Last year we switched over our everyday banking to PC Financial to take advantage of a really great intro bonus and get rid of our monthly banking fees. I’ve been really happy since the switch and don’t see any reason to switch back. Before (I was with BMO) I was paying the lowest monthly fee and pretty much always went over the number of transactions I was allowed so was usually paying about $10/month in banking fees. It may not seem like a lot by why throw away $120 a year for no reason.
One thing to note is that you won’t have access to a full-service branch if the need arises. For example, if you ever need a bank draft, certified cheque, etc. you will need to phone in and have it sent out to you (not exactly a speedy option). I’ve gotten around this by keeping my old BMO account open, and because I’m not putting any transactions through I can have it on their no-fee plan (pay per transaction) and then if I do need teller service for whatever reason I can simply email transfer money between the accounts.
Setting up a new bank account is simple enough, we were able to just do it in the kiosk at our local Superstore. The hassle comes in when you have to switch over all your pre-authorized payments. If you are anything like me, you hate having to actually deal with bills, so everything possible is withdrawn automatically from your bank account. Before making any changes, you’ll want to go through your bank statement and make a list of all the companies who are set up for automatic withdrawals. It’s worth checking back a full year in case there are annual payments you may be forgetting. Another good tip is to temporarily keep a balance in your old account just in case. The last thing you want is to have to pay NSF charges (that defeats the whole purpose of getting rid of bank fees).
Let’s take a look at the two main options for us Canadians:
I’ll start here since it’s what I use and am most familiar with it. We initially chose PC Financial because of an offer for PC Points (I think it worked out to about $300 in free groceries). We do most of our grocery shopping at Superstore so this made sense for us, and since we’re there regularly, we can use the ABM / small customer service kiosk in the store. You can also use any CIBC ABM’s for no charge. The online access platform is easy to use, has a simple layout and I haven’t found it to be missing anything that I used through BMO. I don’t use many cheques, but you also get free cheques with PC.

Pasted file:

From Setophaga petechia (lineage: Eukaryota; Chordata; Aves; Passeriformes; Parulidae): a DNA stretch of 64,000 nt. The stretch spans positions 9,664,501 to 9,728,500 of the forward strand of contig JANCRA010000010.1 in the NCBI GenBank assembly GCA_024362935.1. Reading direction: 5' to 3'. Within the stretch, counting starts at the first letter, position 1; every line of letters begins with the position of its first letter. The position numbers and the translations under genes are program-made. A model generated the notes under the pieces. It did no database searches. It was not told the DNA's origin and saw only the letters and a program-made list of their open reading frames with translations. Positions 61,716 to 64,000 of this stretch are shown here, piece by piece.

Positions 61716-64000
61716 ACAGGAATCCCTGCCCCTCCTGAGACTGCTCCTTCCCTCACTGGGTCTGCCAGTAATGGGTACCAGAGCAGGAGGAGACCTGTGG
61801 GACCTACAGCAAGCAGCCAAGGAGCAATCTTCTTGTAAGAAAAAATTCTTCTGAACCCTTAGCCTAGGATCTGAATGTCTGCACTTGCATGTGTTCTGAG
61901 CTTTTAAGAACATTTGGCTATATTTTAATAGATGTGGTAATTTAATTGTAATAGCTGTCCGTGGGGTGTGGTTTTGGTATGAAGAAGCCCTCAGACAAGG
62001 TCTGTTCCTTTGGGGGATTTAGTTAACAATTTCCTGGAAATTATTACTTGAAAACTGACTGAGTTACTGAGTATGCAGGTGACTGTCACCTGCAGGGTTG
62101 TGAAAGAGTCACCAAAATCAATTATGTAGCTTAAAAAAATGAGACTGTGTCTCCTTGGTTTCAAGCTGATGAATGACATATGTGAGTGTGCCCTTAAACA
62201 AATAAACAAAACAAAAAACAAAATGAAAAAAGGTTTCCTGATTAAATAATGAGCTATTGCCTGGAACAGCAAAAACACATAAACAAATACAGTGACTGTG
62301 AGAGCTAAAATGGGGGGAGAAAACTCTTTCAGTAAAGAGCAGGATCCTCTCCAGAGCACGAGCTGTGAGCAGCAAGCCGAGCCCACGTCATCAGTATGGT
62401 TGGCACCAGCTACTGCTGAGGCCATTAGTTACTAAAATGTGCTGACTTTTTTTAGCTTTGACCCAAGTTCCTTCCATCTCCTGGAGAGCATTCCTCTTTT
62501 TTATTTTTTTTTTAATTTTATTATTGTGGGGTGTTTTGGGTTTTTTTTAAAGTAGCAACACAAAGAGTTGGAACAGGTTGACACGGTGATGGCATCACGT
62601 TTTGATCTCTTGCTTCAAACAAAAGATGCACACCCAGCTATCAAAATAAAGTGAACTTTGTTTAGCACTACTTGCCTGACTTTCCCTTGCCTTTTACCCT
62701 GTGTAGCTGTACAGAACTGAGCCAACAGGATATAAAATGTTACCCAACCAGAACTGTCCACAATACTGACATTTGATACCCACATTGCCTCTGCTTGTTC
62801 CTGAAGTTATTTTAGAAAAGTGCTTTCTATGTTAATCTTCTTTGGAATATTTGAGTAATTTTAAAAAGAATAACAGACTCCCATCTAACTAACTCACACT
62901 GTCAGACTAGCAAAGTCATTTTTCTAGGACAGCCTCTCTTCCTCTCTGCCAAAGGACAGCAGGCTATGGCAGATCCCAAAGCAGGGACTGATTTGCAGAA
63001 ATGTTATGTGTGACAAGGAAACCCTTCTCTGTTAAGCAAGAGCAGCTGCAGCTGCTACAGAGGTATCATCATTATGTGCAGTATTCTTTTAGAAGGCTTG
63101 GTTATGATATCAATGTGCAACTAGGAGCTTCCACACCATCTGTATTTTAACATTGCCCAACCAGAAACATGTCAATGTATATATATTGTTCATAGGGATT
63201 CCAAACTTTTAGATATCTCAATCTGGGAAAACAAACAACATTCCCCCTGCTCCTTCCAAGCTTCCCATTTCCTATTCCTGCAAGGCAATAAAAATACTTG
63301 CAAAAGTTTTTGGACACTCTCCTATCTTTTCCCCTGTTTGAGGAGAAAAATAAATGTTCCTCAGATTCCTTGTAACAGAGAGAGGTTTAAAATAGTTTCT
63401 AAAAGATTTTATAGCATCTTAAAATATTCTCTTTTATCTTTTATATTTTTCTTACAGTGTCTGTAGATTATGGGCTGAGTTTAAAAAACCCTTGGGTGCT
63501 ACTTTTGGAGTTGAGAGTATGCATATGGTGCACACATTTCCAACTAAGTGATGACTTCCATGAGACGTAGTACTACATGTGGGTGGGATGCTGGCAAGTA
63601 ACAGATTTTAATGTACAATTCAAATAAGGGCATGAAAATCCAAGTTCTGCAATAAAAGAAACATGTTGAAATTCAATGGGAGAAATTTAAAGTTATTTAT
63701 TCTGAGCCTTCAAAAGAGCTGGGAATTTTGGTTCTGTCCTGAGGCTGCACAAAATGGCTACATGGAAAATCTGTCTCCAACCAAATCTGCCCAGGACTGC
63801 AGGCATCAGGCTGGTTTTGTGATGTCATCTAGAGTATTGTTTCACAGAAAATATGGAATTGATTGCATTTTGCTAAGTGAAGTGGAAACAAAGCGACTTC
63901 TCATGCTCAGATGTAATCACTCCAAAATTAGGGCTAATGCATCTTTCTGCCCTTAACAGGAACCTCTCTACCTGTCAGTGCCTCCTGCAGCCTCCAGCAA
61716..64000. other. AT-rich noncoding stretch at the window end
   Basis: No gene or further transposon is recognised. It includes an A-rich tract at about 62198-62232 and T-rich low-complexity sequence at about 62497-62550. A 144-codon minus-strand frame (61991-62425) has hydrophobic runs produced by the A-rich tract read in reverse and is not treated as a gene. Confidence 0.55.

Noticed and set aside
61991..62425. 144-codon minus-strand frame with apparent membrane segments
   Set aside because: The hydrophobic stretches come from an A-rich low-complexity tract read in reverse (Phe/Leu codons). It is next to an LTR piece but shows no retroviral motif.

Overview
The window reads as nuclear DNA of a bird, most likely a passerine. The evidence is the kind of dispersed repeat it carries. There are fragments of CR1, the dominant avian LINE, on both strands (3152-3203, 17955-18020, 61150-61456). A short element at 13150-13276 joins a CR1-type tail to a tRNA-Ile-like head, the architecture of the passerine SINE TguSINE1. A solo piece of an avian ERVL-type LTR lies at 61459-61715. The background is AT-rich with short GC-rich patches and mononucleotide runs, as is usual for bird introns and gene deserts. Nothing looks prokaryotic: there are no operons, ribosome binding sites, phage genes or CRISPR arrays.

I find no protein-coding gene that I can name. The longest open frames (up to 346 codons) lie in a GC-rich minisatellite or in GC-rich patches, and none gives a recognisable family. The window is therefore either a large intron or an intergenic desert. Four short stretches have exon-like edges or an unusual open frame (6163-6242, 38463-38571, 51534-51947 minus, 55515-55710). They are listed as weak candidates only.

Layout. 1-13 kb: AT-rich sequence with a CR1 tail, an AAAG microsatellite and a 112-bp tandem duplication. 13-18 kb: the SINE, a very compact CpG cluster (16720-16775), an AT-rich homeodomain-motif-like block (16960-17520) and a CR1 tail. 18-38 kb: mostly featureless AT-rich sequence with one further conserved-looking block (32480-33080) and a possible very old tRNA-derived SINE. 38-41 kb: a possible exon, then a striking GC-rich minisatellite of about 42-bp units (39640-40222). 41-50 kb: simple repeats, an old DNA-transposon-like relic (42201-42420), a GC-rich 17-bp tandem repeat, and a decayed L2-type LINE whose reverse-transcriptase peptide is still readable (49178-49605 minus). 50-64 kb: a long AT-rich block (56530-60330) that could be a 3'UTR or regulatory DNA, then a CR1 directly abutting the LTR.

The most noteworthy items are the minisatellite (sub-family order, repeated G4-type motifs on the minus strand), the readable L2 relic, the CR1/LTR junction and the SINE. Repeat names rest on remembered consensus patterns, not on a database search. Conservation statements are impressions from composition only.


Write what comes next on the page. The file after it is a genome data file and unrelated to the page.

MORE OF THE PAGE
Right now they have an offer on where you receive 10,000 PC points if you set up your account for direct deposit of your pay cheque or pension (that’s the equivalent of $100).
Lots of the same features as PC Financial and if you don’t shop at Superstore this would be one to look at. They let you use Scotiabank ABM’s for no charge and also have a well laid out website. I’ve obviously never used their online access but based on the rest of the website I’m sure it’s fine. Tangerine does offer free email transfers and $1 Interac E-Transfers, which is less than I pay! You will get your first pack of cheques for free but additional books will cost you $12.50 (but really, who uses cheques anymore). One great offer Tangerine has that PC doesn’t is their referral program; you’ll get a referral code and when someone uses it and deposits at least $100 you will both get $25.
Right now you can use the orange code ORANGE25 when you open a chequing account and deposit $100 or more and get $25 of cold hard cash. Then earn an additional $75 by setting up payroll direct deposit. If you want to set up a new savings account as well, you can get a promotional interest rate of 2.4% for the first 6 months (get that emergency fund topped up!)
Check out the website links above to see if one of these no-fee accounts would work for you. How many of you have already switched over, and if not, would you consider it?